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About me

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I am interested in the Earth's tectonic history and the ways that stresses affect the lithosphere. I study these related topics as part of my graduate work in the Stanford Department of Geophysics, where I am building the new Stress Map of Texas and New Mexico with Mark D. Zoback. I envision three main applications for our research:

  1. Understanding the implications of the stress field for seismic hazards,
  2. Exploring possible geomechanical controls on oil and gas productivity, and
  3. Investigating the causes of the remarkable variations we observe in the stress field.

My research interests are at the interface between field-based tectonic research and tectonophysics. On the field-based side, I previously completed Masters research in the Stanford Geology Department with Professor Elizabeth L. Miller. For that project, I evaluated the controversial style and timing of Cenozoic Basin and Range extension in the basin flanking the Ruby Mountains–East Humboldt Range metamorphic core complex near Elko, Nevada, using 1:24,000-scale geologic mapping, geochronology, and geochemistry as my main tools. Elizabeth Miller and I continue to study Basin and Range tectonics.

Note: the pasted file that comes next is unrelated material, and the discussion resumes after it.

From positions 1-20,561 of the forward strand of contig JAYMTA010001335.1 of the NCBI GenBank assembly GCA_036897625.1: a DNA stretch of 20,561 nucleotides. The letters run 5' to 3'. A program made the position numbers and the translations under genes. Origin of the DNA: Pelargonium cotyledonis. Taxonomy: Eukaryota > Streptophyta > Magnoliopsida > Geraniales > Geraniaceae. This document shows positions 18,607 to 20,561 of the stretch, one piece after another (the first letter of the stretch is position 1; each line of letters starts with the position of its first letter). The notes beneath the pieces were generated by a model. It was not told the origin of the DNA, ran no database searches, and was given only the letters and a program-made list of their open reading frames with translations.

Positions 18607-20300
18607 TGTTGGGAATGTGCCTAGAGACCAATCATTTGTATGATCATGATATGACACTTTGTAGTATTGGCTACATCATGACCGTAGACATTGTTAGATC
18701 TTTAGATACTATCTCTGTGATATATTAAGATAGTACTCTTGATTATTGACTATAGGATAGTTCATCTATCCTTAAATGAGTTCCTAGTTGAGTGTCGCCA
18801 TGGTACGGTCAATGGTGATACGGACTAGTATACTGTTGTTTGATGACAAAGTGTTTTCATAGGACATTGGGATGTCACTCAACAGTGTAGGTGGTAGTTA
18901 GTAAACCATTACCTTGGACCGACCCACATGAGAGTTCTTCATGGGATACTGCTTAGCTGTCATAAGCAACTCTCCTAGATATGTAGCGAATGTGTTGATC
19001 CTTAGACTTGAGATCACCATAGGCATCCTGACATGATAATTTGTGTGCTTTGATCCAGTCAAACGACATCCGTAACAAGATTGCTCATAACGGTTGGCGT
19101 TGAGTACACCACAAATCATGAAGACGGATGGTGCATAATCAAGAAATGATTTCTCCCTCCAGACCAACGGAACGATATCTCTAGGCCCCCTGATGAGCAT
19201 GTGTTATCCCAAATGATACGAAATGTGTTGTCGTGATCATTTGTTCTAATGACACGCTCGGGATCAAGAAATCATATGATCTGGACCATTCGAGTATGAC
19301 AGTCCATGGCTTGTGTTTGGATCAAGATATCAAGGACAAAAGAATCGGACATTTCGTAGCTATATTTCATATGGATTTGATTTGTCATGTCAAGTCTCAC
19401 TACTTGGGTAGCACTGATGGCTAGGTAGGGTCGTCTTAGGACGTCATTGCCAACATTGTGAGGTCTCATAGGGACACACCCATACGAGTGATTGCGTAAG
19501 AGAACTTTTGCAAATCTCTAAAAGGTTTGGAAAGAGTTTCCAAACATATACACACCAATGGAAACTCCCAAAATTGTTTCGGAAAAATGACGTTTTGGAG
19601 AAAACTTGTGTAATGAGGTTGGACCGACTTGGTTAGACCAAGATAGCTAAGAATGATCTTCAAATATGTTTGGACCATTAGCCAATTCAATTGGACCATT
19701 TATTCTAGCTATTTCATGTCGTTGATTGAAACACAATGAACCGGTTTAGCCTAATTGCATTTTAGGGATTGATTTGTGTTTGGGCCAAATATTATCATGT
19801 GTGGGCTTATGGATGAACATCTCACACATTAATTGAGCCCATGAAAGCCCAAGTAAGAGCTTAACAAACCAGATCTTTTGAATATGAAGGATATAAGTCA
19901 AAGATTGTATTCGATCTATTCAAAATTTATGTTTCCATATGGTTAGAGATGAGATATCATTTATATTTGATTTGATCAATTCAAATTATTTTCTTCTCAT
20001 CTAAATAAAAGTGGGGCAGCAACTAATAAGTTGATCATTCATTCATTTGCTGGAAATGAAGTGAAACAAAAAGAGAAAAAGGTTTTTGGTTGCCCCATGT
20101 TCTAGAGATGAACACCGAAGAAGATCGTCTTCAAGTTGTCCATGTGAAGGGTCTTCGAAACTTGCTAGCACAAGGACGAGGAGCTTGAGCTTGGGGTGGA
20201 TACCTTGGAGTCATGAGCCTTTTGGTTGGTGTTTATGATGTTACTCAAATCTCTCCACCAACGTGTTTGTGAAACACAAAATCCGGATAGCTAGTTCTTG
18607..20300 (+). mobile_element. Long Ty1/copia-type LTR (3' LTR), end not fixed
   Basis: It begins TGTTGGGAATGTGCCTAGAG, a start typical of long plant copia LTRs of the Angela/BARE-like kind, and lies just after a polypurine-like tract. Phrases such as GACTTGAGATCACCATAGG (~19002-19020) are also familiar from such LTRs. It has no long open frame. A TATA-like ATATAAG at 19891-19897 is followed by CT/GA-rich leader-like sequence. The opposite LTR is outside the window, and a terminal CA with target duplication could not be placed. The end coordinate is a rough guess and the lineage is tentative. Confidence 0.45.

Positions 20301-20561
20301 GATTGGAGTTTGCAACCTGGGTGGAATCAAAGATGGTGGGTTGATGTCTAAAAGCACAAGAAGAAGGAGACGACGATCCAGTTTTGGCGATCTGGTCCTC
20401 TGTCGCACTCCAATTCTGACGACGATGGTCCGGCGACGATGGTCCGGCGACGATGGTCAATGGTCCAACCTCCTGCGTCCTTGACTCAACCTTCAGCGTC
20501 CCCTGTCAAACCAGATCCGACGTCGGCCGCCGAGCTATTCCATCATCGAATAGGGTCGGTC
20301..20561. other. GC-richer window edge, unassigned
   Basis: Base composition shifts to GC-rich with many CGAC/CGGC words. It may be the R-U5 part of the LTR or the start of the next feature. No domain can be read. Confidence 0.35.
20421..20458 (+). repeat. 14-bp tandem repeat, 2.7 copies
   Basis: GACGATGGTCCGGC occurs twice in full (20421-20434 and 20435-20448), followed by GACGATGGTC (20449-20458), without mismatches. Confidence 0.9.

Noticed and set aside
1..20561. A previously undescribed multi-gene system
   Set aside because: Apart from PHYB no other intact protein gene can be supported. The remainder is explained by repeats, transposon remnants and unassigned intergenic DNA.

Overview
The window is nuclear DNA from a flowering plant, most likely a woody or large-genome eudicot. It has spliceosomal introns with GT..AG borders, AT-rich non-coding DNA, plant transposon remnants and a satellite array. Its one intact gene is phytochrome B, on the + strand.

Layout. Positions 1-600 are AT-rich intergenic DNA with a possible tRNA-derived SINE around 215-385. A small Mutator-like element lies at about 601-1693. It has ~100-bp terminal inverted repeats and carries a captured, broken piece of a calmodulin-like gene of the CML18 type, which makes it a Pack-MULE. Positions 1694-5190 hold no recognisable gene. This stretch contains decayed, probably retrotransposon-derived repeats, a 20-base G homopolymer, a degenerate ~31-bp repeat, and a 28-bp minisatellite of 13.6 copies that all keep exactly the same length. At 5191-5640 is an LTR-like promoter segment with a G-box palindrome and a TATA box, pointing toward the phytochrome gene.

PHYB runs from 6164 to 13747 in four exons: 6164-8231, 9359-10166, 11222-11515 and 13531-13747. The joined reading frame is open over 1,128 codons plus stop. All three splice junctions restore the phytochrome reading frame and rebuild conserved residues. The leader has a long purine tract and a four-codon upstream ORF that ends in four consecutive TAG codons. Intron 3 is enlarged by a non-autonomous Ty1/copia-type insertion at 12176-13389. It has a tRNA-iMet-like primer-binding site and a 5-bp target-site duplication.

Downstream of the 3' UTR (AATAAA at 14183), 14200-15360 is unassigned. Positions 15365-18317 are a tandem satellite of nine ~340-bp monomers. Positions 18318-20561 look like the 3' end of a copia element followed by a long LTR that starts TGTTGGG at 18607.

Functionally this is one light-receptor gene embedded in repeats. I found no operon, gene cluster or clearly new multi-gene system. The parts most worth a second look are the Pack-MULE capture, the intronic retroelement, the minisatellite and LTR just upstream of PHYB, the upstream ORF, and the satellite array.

I previously investigated the kinematic and fluid flow history of a fault zone associated with the Alpine Fault plate boundary system in New Zealand as part of a Fulbright Fellowship at the University of Otago with Professor Virginia Toy. I also recently worked as an Exploration Geologist for Statoil, where I focused on the deep-water Gulf of Mexico.